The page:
The 405 meets Bishop Nehru
Age can be a deceiving thing, particularly in hip-hop. 16-year-old New York rapper Bishop Nehru is part of a new wave of young East Coast rappers who are rejected the ultra aggressive maximalist style of contemporary rap sounds like trap in favour of something sweeter, more soulful and old school. Despite his musical kinship with the likes of Joey Bada$$ and other Beast Coast affiliated acts, Bishop Nehru is very much a singular character. Incredibly assured for his age and blessed with a wonderful easygoing glow Nehru is making classically tinged rap for the 21st century.
As Ill Communication chats with Nehru on the phone while he is chilling at home in NYC, his ease is striking. Despite only being 16 he has already been making music, beats and rhymes for two years. Nehru takes his forename from Tupac's character in the film juice while the surname is the name of India's first prime minister. This desire to subvert hip-hop norms is already present in the choice of name, "Yeah, I like it better," he says. "A name with a meaning is better than just a random name."
Indeed, Tupac is one of two strong influences for the young rapper. "He's certainly an inspiration," he explains with warmth in his voice. "Tupac was an inspiration to me more in life than in music though. My biggest musical inspiration is Nas." The citing of Nas and his legendary East coast masterpiece is an apposite one. Bishop Nehru's debut mixtape, Nehruvia, released late last year is a collection of songs that share that record's vision and style.
Nehruvia is defined by a love of a classic and almost effortless hip-hop sound. The copious use of J Dilla and Doom productions and beats help to create the timeless feeling of hip-hop built on musical and socially conscious foundations. Nehru rejects merely defining this as an old school approach though, for him the term golden age is far more appropriate. He goes on to explain what drew him in to this classic sound: "I'm not sure I think everything from then just flowed; even if there was like an aggressive beat it was still mellow. It was just simple you could just sit back and listen to it. The beats now are for more energised people, I'm more mellow, that's what I like about it. I don't want to say I'm more mellow than energised but the mellow side of it appeals to me more than the energised side."
This mellow nature manifests itself in his peerless ultra smooth flow and rhymes that float along with almost effortless cool. As opening statement Nehruvia sounds like it was put together with minimum of effort, a theory that is partly correct as Nehru explains: "I don't want to say the whole writing part was effortless but the beginning of the writing was easy because I had topics for it that I wanted to write about specifically so it was just like filling in the blanks. That part was easy some of the time. The part that wasn't easy was finding words that rhyme and getting it to sound the way that I wanted it to sound. I didn't really stall or have any trouble with it. It just took longer than the other parts."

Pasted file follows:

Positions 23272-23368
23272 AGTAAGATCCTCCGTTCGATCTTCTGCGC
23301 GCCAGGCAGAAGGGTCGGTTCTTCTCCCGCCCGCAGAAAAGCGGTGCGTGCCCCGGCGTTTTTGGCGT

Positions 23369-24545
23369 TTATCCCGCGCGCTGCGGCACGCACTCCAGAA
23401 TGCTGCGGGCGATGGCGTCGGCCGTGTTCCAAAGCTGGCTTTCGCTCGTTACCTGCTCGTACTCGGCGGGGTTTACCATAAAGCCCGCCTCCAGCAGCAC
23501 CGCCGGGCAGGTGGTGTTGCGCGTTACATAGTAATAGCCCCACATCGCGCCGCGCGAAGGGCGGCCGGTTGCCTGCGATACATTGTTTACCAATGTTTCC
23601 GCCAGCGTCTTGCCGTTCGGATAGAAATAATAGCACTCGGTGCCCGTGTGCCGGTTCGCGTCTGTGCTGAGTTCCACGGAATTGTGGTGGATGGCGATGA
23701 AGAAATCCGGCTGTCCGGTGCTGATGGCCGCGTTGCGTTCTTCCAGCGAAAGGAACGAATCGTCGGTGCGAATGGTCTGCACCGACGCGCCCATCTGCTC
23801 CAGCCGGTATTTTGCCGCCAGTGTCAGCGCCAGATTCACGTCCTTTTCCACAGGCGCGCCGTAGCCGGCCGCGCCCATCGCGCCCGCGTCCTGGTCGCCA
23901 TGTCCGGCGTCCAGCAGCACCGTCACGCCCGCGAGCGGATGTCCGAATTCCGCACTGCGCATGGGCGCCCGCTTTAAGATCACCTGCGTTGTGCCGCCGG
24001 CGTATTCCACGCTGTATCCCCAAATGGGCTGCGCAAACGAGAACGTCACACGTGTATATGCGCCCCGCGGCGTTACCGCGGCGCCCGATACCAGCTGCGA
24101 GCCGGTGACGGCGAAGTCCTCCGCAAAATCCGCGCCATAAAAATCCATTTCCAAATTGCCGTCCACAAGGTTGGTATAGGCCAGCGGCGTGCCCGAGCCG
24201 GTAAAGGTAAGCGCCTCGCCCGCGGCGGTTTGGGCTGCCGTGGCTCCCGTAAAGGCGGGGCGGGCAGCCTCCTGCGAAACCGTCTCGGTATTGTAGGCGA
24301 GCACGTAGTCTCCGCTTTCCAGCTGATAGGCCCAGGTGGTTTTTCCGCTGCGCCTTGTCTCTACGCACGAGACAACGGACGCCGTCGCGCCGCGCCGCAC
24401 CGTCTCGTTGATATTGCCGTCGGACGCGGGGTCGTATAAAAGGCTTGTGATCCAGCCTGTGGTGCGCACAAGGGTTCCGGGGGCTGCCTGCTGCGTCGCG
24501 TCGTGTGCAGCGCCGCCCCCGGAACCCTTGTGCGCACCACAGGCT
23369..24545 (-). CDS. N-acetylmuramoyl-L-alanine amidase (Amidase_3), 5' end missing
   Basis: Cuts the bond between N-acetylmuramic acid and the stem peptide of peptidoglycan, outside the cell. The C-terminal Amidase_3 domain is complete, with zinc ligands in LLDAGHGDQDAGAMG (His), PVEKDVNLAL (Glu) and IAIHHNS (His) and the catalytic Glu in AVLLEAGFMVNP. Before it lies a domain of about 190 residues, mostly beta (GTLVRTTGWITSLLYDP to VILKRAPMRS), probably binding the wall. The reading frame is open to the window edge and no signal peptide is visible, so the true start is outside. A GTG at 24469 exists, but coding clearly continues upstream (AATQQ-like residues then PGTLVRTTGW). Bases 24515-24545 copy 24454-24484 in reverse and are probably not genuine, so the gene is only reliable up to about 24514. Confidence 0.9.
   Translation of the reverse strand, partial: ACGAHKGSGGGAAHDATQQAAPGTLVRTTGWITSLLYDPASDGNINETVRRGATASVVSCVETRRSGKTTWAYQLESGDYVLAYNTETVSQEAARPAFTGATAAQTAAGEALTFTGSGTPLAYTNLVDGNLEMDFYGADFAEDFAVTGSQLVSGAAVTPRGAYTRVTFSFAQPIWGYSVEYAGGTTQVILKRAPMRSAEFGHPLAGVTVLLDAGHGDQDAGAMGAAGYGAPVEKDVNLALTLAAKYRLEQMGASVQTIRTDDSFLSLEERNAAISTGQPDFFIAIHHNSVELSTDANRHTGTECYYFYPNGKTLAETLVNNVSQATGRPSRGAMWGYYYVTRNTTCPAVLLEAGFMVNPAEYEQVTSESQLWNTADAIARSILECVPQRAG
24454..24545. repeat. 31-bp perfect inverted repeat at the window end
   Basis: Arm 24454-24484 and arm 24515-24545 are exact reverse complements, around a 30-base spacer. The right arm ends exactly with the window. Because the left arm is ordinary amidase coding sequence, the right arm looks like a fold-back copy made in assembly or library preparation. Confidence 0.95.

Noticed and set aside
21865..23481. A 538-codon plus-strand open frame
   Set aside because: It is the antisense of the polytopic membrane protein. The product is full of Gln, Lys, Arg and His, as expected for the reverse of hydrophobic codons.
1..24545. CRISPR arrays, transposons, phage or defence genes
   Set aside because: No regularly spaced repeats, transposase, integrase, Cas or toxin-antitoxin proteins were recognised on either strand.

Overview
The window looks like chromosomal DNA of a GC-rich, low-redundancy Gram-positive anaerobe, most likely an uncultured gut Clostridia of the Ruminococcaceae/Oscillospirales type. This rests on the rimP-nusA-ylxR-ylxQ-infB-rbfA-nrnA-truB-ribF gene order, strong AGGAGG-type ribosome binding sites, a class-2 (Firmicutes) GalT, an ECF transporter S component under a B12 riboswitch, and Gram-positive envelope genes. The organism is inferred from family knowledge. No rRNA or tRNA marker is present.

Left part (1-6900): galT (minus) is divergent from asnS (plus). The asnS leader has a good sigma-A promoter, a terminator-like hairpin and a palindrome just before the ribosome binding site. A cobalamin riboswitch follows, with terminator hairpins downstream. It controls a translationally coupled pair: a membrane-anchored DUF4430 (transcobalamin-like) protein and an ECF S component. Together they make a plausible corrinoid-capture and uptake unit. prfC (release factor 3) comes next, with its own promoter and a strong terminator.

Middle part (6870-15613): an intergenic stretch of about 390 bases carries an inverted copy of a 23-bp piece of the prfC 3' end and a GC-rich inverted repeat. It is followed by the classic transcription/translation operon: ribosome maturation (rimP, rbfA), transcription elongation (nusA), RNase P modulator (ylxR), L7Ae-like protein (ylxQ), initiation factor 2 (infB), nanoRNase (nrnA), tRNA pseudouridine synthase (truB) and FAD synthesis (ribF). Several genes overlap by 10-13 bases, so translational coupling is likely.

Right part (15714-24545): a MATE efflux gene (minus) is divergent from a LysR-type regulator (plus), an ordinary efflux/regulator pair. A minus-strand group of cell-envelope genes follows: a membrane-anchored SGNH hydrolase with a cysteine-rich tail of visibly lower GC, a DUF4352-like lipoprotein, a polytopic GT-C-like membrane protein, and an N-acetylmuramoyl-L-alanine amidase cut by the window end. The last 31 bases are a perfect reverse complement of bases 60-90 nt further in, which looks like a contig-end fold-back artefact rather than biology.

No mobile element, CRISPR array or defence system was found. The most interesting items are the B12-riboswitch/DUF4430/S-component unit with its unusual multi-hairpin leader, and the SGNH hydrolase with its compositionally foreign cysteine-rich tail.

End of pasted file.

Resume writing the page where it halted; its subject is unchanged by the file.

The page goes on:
Lyrically, the songs here deal with life on the NYC streets as a young rapper, "As far as moral wise or plot wise it was just a lot of things that were going on inside of me that I felt could help my personality and the way I feel," he outlines, before adding, "just like therapy basically."
Perhaps, the thing that is most striking about Bishop Nehru is how utterly assured he is and his conviction in the merits of his own work. He sees his music as something of a reaction against contemporary rap. When I ask him about where he sees the state of rap in 2013 he is withering in his criticism. "I don't like it at all," he reveals bluntly. "I think it'll be more interesting to see people embrace the golden era sound rather than the trap sound. I think the golden era sound brings a positive message which trap music doesn't have.
It would be incredibly easy and naïve to define Bishop Nehru by his age, despite being so young he is already a considerable rapper who has developed his own musical identity, which builds on his affinity to older sounds. "I don't really think of myself as 16 when I'm making music," he says. "I don't want to say I don't like it because it got me where I am but it's kind of an odd topic because I just want to be treated like the oldest rapper in the world."
Things have already started moving swiftly for Bishop Nehru; a few weeks ago, he made his first trip to the UK to support Ghostface Killah and MF Doom in London. This conversation took place before he made that trip but the excitement in his voice was palpable as he discussed the prospect: "I'm stoked for that, I can't wait to go. The performance is going to be dope," By all accounts, dope was an understatement.
Capitalising on his early success 2013 is becoming a busy year for Nehru who promises a forthcoming new mixtape Strictly Flows and a debut album before the years out. Even more intriguingly, he promises more collaborations with Ras Fresco, a producer who provides one of the outstanding cuts on Nehruvia in 'Moon & Stars'. Beyond this, the ultimate goal for Nehru is simple: "For me I just want to do the best that I can do, win Grammy's y'know? Awards, stuff like that."
You can visit Bishop Nehru by heading here. Nehruvia is out now.
In conjunction with the announcement is the release of 'Om', the second track on the album set for a release this September. [read more]
Word about the upcoming musical based on Tupac Shakur's life and work has been circulating since the beginning of the year, but it finally seems to be taking form as a real Broadway experience. [read more]
You can also watch a video of the cast recording 'California Love'. [read more]
In a move that is usually the reserve of sci-fi films and Take That shows, Dr. Dre and Snoop Dogg are planning on bringing Tupac and Nate Dogg back to life through the use of holograms. [read more]